On Multimedia & Photography

Widelux Panoramic Photography Compendium – Tips, links and stories

In Panography, Tools, Widelux on July 3, 2010 at 7:36 pm

Softball Widelux Panorama in Vermont

Recently, I’ve started working with the Widelux – which allows for ‘decisive moment’ panoramas – a specialized Japanese camera now out-of-production, after the Panon factory burnt down . The camera achieves this through a neat 26mm lens that swings across the curved film plane allowing for a 126 degree field of view (140 diagonally across the negative), roughly approximating what we see in front of us. Unlike the extreme distortion you get in ultra-wide or fisheye lenses, the widelux preserves detail evenly while giving a subtle form of distortion.  (Detailed explanation here.)

Photography has always been a way for me to share my experiences, to give a sense of the spaces out there. Panoramas offer a unique aspect ratio to engage viewers. The fact that most 35mm SLRs and DSLR cameras are in 3:2 aspect ratios has intensely affected how we frame, process, print and digest imagery. The exact reason we settled on 3:2 seems to be a point of contention – one photographer attributes this ‘golden rectangle’ sizing to Oscar Barnack, who is credited with engineering the first still-photo camera capitalizing on surplus 35mm cinema-film.  As with any new aspect ratio, I’ve found myself re-creating rules of composition and lighting to work with the widelux.

A lot of point-and-shoot cameras use the 4:3 wider ratio, which more closely matches the increasing glut of widescreen monitors and TVs. As the costs involved in creating digital sensors drop, maybe a digital panoramic camera to span across your HDTV (that isn’t insanely expensive) might become a reality.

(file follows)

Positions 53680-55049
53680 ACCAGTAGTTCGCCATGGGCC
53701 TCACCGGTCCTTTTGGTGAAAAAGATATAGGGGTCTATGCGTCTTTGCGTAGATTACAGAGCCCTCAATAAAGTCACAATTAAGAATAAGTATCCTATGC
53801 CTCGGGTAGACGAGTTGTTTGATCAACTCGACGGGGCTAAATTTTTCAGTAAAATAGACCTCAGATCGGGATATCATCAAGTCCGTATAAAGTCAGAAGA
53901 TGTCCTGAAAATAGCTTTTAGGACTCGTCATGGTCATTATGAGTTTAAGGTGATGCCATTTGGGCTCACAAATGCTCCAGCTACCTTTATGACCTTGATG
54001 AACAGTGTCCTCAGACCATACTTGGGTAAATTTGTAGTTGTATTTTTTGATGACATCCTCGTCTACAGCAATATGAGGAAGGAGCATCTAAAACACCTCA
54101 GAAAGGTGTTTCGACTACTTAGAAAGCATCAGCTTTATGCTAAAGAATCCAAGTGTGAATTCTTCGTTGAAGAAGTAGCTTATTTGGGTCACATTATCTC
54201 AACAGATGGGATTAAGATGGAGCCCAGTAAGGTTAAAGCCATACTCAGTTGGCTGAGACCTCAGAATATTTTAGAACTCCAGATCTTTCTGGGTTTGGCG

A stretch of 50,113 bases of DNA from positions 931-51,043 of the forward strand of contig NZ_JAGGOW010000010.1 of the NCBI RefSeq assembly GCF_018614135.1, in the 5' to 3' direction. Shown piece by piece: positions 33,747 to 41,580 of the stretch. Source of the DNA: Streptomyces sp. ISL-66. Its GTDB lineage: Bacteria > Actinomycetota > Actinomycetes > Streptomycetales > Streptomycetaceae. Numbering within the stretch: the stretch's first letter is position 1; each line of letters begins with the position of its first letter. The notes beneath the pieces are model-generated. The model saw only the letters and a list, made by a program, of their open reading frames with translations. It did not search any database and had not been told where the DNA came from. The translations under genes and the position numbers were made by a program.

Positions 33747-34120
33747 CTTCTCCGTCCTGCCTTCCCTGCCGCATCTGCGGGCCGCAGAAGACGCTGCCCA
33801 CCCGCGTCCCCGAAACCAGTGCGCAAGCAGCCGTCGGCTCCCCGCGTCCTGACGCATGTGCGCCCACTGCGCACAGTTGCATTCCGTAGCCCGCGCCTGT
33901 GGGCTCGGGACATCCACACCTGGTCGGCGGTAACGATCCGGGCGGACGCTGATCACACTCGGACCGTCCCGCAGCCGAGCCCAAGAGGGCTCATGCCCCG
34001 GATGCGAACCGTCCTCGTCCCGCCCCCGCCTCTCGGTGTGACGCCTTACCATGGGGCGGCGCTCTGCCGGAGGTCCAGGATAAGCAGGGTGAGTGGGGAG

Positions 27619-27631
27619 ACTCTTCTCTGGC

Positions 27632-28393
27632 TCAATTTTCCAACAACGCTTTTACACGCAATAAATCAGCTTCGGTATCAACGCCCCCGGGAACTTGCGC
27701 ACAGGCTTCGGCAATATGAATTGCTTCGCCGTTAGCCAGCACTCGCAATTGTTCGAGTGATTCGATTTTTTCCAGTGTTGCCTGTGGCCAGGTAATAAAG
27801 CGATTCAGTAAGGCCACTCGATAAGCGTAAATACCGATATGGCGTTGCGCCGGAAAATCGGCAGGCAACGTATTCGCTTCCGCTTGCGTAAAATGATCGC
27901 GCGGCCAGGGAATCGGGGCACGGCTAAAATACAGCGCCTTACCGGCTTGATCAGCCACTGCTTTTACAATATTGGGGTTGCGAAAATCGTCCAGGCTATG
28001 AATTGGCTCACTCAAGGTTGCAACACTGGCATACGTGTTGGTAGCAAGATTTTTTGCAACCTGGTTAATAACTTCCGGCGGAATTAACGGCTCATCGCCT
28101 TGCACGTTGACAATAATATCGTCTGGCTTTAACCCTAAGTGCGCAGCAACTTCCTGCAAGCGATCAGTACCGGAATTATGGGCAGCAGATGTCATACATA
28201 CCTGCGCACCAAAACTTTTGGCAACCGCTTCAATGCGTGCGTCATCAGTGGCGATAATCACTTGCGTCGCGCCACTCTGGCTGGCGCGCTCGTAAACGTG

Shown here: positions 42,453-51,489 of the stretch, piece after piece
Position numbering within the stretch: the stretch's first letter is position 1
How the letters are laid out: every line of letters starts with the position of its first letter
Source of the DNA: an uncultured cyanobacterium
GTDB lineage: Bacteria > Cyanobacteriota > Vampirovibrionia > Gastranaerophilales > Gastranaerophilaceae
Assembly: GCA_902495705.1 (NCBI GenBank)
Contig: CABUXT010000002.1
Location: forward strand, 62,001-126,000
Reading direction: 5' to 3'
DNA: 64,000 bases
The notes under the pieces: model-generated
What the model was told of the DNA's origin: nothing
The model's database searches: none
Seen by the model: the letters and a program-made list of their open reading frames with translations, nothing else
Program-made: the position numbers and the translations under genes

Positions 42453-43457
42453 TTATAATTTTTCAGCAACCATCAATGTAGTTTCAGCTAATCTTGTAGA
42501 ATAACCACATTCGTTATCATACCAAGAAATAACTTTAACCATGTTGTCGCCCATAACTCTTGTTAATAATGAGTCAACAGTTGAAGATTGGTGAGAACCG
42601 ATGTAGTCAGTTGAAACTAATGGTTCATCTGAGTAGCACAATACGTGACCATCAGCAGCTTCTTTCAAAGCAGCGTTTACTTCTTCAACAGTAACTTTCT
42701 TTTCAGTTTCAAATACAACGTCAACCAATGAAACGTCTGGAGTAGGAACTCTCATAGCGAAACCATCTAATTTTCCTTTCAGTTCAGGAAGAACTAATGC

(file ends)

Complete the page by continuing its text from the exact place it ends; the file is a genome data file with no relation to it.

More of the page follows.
In researching panoramic photography particularly related to the widelux,  material out there has been relatively fragmented and sparse so I’ve written this post to aggregate and showcase some of the most useful and inspiring info and imagery  I’ve found. Of course, this is far from final and any additions or corrections are welcome. More after the jump.

‘Islands of the World’ Book Cover

In news, Showcase, Taiwan on June 30, 2010 at 10:16 pm

My photo of the Queen’s guard in London has been published on one of the covers of a two-volume set on ‘Islands of the World,’ a series of features by Rhythms Monthly magazine from Taiwan. The photo of the guards in their bearskin hats at a post-Olympics  (2008) homecoming parade present a striking contrast to the East-Timor fishermen on the other cover. Completed over almost three years, the project encompassed a sort of comparative look at various islands’ histories and culture, a chance for the Taiwanese readership to consider how other islands have developed.

Having joined the magazine in the final year of the project, my contributions include features on Great Britain, Japan and Ireland. Click the links to check out work for those stories, along with tearsheets here.

The two books come in a simple but elegant cardboard holder, that show uncropped versions of the cover image.

“Camera, Camera” – Documentary by Malcolm Murray

In Documentary Film on June 25, 2010 at 9:17 am

A disturbing but important look at camera ubiquity and the seeming end of getting ‘off’ the beaten path. There’s a good discussion over at the NYT Lens Blog on the making of the doc and how this proliferation of cameras increasingly puts a distance between tourists and their surrounds.

The world as a whole is being altered by the colonization of fragile cultures by camera-carrying travelers.

Looking forward to seeing this documentary; hope that it makes it beyond the festival track.

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